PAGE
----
Reward Loyalty

Whose happiness is more important to the success of your business — that of your future customers, or that of your longtime customers?

I let my cable/internet/phone provider have it yesterday, because I found out that new customers are able to purchase their services for a lower “introductory” price than I, who have been a customer of theirs for nearly a decade.

I knew there wasn’t much I’d be able to do.  I have no intention of switching services, and the customer service rep did everything she was allowed to do to get my bill as low as possible.  But I still asked to speak to a supervisor, because if it were my business, I’d want to know if a ten-year customer wasn’t happy.

I first explained what a pleasant experience I’d had with the customer service rep who transferred me (true).  Then I told him about how happy I’ve been with their product over the years (also true), and how often we recommend their services to others (also true).  And when I (courteously) expressed my displeasure with the notion that someone who isn’t even a current customer has access to a better rate than me… you know what happened?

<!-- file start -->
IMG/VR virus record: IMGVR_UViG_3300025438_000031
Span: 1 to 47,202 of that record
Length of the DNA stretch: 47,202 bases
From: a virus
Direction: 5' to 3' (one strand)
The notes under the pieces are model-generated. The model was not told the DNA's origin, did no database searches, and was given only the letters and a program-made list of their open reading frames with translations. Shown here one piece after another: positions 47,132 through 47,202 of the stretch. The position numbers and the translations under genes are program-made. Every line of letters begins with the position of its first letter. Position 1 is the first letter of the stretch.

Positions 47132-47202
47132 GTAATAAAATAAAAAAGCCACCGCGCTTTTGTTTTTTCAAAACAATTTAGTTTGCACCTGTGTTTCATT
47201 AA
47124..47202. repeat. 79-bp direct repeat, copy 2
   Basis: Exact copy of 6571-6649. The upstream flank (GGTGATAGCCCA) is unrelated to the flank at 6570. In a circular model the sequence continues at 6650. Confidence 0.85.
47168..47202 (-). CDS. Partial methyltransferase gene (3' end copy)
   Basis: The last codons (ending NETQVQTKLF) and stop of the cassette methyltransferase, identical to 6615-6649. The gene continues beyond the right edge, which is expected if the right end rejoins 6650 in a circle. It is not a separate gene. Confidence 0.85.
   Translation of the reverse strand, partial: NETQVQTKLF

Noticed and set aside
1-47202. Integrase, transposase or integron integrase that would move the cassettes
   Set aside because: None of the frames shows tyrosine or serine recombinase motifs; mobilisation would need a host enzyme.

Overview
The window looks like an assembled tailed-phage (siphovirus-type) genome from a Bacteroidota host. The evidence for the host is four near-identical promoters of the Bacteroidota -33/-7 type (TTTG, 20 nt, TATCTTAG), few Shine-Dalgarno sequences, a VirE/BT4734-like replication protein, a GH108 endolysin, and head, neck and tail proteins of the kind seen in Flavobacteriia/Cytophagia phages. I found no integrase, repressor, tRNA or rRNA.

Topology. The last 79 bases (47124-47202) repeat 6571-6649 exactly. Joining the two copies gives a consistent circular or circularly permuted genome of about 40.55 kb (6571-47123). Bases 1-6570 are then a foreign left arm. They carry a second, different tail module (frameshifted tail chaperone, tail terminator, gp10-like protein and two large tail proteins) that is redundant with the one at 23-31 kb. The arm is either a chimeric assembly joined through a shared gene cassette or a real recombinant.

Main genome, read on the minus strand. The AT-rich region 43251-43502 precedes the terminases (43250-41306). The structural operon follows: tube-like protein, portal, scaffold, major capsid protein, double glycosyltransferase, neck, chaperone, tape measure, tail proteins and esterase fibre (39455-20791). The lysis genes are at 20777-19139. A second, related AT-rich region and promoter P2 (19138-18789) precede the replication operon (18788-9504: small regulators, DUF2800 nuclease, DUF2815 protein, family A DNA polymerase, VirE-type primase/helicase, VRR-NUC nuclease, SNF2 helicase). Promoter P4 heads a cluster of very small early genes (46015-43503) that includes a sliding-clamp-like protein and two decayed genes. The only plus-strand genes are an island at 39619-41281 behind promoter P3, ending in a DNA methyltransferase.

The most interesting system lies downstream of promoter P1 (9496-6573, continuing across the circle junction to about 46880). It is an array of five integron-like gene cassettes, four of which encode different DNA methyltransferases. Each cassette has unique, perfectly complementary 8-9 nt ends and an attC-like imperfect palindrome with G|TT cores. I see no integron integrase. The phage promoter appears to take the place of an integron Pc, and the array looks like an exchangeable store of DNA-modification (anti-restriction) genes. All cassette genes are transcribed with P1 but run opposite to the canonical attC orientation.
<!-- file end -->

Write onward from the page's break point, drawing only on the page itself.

He apologized me off the phone.  I didn’t get my bill lowered, I wasn’t satisfied, and I still have great services at a price I feel is a bit too high.  Overall, not much has changed.  Although things between us won’t quite be the same, and I’ll probably recommend their services a little less enthusiastically now.  But more importantly, I spoke up.  And I’ll probably still follow up via e-mail to their corporate office.  Because as I mentioned, if it were my business, I’d want to know.

Best of all, the experience has reminded me to first make sure my current customers are happy, before I worry about pleasing strangers.


One response to “Reward Loyalty

  1. Over a barrel. That’s what it is.

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